The research process
Example extended essay research questions
Academic honesty: Crediting your sources
Works cited lists, in text citations, references, footnotes, and bibliographies give credit to the sources used in a project or written work.
A citation tells your readers where you got the information you used in your paper, project, or presentation.
Why cite your sources:
- Citing your sources makes your paper look stronger, more scholarly, and more reliable.
- Citations give credit to the original author of the quotation or the idea.
- Citations allow your readers to find the resources you used in your research.
When to cite your sources:
- When you include the exact words or paraphrase the words of another author.
- When you use or summarize the ideas or work of another author.
How to cite your sources:
- There are several styles used to cite sources. They all do the same thing. The difference is in the formatting (where to put the italics, parentheses, quotation marks, abbreviations, etc.).
- Some common citation styles are Harvard, MLA, and APA. Different teachers and various professions require a particular citation style. If your teacher requires a particular citation style, please see “Helpful websites” below.
Citing sources “in text”
If you quote or paraphrase the work of another author, you should cite that author within your project, presentation, or paper. This is known as an “in text” citation. Below is an example of an in text citation using MLA citation style:
George and Harold were stunned to see “a pudgy old guy in his underwear with a red cape flowing behind him” (Pilkey 61).
- Pilkey is the surname of the author
- 61 is the page on which the quotation can be found
At the end of your project, presentation, or paper, you should provide a list of the resources in which you found your information. Include all available important elements. Here are examples of references for commonly used types of resources in MLA citation style:
Author. Title of Book. Publisher, publication year.
Author. “Title of article.” Website, Publication date, url, date of access.
Article in a journal:
Author. “Title of article.” Journal, vol. number, issue number, year of publication, page numbers, url, date of access.
Your reference list should be in alphabetical order. It look something like this list, which uses the MLA style:
Bland, B. The Most Boring Thoughts in the World. Boring Publications, 1998.
Dull, D. “The history of boredom.” Journal of the Boring Society, 2015, vol. 4, no. 7, pp. 5-7.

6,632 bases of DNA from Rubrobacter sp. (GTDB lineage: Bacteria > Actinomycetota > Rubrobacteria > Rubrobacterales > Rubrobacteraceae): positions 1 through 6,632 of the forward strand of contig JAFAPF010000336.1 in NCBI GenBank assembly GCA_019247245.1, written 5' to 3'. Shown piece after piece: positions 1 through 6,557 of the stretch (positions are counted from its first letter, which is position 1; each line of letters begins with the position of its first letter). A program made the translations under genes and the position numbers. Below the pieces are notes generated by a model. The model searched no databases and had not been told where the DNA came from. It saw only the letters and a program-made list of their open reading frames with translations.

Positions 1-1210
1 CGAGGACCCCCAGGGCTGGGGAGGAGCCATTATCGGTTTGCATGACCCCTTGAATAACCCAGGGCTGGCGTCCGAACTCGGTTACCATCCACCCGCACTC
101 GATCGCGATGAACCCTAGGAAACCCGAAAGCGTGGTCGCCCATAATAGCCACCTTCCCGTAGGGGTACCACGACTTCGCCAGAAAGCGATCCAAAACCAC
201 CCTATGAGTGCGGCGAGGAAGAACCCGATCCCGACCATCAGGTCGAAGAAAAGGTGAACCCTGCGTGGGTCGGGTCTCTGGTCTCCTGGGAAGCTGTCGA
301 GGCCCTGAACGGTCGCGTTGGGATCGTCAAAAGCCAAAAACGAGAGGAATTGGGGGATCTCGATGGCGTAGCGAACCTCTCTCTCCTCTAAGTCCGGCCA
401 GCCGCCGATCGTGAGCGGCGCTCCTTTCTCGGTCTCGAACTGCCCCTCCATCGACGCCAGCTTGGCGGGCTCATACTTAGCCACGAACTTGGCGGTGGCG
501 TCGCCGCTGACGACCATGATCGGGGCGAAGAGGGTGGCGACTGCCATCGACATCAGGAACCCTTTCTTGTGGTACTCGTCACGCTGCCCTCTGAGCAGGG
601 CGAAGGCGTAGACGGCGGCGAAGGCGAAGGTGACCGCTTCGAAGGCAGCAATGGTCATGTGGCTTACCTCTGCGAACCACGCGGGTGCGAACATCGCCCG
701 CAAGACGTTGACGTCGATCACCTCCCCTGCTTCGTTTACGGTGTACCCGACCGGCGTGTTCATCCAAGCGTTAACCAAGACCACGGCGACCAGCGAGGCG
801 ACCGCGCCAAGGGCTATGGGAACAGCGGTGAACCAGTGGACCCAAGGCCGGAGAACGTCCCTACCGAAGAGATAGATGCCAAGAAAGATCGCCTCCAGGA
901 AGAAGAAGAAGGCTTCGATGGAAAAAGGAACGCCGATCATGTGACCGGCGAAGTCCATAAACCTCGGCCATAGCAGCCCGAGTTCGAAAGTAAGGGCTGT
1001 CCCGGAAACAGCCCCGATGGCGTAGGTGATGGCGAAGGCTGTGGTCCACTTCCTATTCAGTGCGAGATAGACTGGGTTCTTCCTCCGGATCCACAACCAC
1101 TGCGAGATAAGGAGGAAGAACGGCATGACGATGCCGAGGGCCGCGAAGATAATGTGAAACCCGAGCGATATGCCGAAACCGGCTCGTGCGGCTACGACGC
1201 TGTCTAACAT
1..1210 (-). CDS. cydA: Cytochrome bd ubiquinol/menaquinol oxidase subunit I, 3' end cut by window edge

Tedious, T. “A boring journey into the dullest events ever.” Tedium Medium, 2012, vol. 5, no. 2, pp. 224-226, www.tedium_medium.com/boring_journey. Accessed 17 March 2016.
“The least interesting people ever.” Average Joes, 1 January 2015, www.average_joes.co.uk/lots?of%random=letters-and!symbols. Accessed 2 February 2014.
“Wearisome words.” Encyclopaedia Britannica, 5 May 2013, school.eb.co.uk/wearisome_words/the&rest*of$the+url=of%the$article. Accessed 14 July 2017.
If you use pictures, graphics, images, clip art, or photos that you find online, you must give credit to the creators of these materials. Here are the important elements to include:
Author. “Title or description of the image.” Website, date of creation, www.webpage_where_you_retrieved_the_image. Date of access.
At the end of your project, presentation, or assignment, you should include image credits in your reference list. Include all available information. Web images in your reference list may look something like this:
Shepard, E. H. “Winnie the Pooh,” Disney Classic Characters, 1926, www.disney_classic_characters.com. Accessed 25 December 2016.
“The most delicious types of honey.” Honey Statistics, www.honey_statistics.co.uk. Accessed 14 February 2015.
“Honey bee.” Free Clip Art, www.free_clip_art.net. Accessed 4 July 2017.
Beewoman, Joy. “The joys of beekeeping.” YouTube, 2012, www.youtube.com/lots!of#other$random%letters&and*symbols. Accessed 31 October 2017.
A bibliography is a list of all the sources you read to prepare you for your paper, whether or not you cited them in your paper. Confusingly, the IBO requires a “Bibliography” in the Extended Essay. But you must include only the works cited in your paper (see Criteria A & D).
The upper limit is 4,000 words. Examiners are instructed not to read or assess any material in excess of the word limit. See the table below to see what is included in the word count:
You may use an automatic citation/reference generator, such as EasyBib, CiteThisForMe, or Microsoft Word References. However, be aware that these tools are not always reliable, are not updated according to new rules, and do not necessarily reflect the criteria specified by the IBO.
Purdue Online Writing Lab (OWL): Writing help for students in Years 7-13. Covers all aspects of the creative and academic writing process.
CiteThisForMe: Automatically create bibliographies, citations, and works cited lists in the correct format using the APA, MLA, Chicago, Vancouver, or Harvard referencing styles.
EasyBib: Automatic citation and bibliography formatting.
Harvard Citation Guide: Harvard Business School’s official citation guide for academic year 2017-2018.
Download these PDFs of Year group lessons.
Spotting fake news
Don’t be fooled! Think critically about the news you read.
Evaluating online resources
Use the CARS checklist to evaluate internet resources:
Using Wikipedia wisely
- Wikipedia is a good resource for general information and for hyperlinks to more in-depth resources.
- Usually, research requires additional resources. Try the school library’s collection or some of the free internet resources on this website.
- Double check the accuracy of Wikipedia information by locating the same information in at least one other reliable resource.